The days became weeks; the weeks became months. Happily, we reach these days without any new local or imported cases of Covid-19, which is excellent news. Conversely, the recent data on the economy could hardly be worse. At this juncture, it becomes critical for us all to have some idea about how to get on (and out) from here.
The not-so-good news is that we still do not seem to have an idea about what we should, at least ideally, do. As time passes and we are better able to define and prepare for coming threats, the absence of strategy or a vision about how we get to normal life – or even what a normal life will look like – is starting to impose a toll on everyone.
Nobody doubts that this city needs visitors; needs to reestablish some level of regular operations. Of course, we could move gambling online and close the town. That radical option aside, we need to think hard how to make the best of a difficult situation, but not catastrophic conditions – and to avoid contributing ourselves to making them so.
We should be in a privileged position to develop a roadmap and an itinerary for the recovery. It would not be without its critical junctures and uncertainties, but it would be a shared frame that allows everyone to start moving and coordinating, sharing some notion, at least, about where we are going, how long it may take to get there, and what obstacles we are likely to meet on the way.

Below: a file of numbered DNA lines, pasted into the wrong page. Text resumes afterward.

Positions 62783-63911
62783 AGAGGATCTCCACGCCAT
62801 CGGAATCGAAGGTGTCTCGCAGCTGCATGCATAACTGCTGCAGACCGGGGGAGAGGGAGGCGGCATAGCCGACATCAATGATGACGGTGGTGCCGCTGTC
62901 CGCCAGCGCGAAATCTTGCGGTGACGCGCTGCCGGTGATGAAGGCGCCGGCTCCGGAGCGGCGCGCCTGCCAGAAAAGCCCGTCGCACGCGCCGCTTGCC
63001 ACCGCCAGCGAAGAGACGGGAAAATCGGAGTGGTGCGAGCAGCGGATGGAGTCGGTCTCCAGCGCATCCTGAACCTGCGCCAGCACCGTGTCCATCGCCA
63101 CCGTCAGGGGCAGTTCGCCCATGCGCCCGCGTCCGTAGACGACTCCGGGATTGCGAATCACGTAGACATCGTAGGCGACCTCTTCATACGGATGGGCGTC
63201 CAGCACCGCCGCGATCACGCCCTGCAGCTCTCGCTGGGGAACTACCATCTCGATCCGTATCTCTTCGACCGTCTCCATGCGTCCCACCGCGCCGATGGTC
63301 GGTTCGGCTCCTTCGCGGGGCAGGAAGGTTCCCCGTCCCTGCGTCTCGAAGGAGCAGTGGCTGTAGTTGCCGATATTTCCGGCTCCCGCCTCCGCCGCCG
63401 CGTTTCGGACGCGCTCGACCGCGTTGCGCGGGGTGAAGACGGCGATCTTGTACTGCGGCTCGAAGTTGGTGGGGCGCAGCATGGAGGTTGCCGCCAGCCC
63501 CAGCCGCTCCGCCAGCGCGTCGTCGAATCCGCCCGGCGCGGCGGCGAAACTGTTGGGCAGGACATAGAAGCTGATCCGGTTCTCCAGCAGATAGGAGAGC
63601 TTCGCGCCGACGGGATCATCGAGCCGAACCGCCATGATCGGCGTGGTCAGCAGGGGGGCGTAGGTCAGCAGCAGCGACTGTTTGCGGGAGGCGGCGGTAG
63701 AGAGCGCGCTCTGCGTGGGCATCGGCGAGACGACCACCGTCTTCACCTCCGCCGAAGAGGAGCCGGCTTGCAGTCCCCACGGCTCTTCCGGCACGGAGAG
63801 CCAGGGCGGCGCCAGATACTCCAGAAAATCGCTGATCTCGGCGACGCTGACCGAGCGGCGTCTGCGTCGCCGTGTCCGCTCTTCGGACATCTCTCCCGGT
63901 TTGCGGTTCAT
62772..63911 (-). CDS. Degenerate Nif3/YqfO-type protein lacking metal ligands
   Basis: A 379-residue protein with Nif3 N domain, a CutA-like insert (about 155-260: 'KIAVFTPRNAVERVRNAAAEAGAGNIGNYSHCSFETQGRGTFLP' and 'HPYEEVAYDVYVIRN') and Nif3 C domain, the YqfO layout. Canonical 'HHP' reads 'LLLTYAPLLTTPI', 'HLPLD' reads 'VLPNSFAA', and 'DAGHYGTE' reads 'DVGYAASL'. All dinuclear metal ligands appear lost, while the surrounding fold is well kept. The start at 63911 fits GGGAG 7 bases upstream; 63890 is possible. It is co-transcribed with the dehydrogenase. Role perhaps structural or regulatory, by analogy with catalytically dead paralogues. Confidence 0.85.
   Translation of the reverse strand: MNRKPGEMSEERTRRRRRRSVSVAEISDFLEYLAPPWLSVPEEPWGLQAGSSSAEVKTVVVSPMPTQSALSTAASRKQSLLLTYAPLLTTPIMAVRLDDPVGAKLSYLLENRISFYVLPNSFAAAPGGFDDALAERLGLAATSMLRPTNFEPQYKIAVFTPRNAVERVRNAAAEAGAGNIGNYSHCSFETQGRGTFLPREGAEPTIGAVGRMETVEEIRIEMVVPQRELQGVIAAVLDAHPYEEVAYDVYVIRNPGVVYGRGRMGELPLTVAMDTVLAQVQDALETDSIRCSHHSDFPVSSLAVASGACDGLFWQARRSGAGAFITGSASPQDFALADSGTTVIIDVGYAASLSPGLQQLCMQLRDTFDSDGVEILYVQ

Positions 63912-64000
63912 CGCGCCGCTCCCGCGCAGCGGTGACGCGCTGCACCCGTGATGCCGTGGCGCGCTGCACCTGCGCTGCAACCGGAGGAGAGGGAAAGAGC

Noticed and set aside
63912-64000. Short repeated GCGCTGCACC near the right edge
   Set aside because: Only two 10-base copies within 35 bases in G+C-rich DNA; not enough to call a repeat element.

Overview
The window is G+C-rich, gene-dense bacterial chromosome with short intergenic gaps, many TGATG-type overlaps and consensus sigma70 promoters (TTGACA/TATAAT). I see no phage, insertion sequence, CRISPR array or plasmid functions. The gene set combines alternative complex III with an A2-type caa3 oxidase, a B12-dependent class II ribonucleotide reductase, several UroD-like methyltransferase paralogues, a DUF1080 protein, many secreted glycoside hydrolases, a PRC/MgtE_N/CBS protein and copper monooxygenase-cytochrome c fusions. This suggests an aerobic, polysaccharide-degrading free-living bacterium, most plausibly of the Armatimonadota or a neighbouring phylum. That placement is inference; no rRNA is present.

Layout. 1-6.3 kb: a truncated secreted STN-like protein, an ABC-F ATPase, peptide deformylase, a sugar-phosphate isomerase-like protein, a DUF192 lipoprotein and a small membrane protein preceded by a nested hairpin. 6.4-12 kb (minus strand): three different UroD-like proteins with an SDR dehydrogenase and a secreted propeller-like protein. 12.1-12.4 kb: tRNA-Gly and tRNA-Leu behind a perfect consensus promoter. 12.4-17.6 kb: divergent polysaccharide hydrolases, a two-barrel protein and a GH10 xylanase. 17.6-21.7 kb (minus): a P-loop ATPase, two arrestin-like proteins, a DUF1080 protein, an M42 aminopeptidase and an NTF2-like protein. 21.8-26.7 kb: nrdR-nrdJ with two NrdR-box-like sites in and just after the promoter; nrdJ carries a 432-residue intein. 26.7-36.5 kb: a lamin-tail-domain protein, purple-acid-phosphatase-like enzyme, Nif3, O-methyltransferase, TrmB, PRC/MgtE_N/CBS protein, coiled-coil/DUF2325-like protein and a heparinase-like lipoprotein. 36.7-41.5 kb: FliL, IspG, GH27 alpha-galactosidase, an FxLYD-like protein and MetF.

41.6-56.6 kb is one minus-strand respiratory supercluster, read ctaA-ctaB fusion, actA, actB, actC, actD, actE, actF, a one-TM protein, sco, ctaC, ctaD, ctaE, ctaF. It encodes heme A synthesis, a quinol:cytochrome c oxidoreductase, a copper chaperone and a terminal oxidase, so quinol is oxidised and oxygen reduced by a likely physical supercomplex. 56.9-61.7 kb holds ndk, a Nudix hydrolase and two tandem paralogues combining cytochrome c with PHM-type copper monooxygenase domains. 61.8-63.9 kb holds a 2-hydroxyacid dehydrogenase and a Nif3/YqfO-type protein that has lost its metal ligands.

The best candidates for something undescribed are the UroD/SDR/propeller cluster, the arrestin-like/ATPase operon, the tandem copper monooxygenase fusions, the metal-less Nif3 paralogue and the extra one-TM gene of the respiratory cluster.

We have favourable conditions for the control of epidemic outbreaks. Macau is an affluent city, able to provide and, if not already available locally, acquire proper medical care for a relatively small population. We have abundant reserves that help to attenuate the roughest impacts of the crisis. We have a limited extension of borders to monitor, and a minimal number of entry points that can be easily controlled.
Given those circumstances, it is incumbent upon us to frame such an itinerary. No one other than us can do it better, if at all. We all need to organize our lives based on some assumptions or expectations about what tomorrow will look like. Few things are so destructive for social cohesion than the inability to plan or prepare for what is likely to come. Nothing destroys the present more than the absence of a future.